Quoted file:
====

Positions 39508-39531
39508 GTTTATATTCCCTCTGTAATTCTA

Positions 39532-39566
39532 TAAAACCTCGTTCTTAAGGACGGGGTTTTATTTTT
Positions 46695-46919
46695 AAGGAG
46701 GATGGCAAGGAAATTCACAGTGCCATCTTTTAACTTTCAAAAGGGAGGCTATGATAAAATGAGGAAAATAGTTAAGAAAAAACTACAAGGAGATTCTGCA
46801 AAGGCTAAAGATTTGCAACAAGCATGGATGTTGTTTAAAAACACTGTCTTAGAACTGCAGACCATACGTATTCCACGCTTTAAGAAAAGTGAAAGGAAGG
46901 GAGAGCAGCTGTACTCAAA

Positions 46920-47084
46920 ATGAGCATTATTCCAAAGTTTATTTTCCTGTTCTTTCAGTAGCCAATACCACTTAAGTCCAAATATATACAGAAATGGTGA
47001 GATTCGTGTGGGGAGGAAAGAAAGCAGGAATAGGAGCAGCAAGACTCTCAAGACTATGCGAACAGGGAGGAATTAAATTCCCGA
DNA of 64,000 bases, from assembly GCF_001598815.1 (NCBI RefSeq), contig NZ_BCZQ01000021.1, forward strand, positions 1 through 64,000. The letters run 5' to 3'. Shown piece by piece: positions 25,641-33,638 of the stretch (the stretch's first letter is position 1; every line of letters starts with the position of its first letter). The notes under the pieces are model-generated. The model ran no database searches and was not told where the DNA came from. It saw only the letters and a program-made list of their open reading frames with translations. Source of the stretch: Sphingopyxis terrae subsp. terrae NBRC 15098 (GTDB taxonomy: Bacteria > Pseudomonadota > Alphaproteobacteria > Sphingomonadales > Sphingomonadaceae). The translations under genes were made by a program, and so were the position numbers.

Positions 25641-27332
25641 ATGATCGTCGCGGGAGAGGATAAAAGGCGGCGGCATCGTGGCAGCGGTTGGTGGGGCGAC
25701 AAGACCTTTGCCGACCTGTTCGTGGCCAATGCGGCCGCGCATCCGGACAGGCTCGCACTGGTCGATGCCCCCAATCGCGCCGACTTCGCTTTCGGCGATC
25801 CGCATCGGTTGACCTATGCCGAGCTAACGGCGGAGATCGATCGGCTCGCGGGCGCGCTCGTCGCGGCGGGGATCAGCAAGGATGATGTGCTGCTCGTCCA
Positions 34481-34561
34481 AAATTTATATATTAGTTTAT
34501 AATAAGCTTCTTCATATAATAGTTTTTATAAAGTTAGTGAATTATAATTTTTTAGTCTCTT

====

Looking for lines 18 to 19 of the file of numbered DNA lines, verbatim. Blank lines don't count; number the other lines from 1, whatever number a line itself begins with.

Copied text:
Positions 34481-34561
34481 AAATTTATATATTAGTTTAT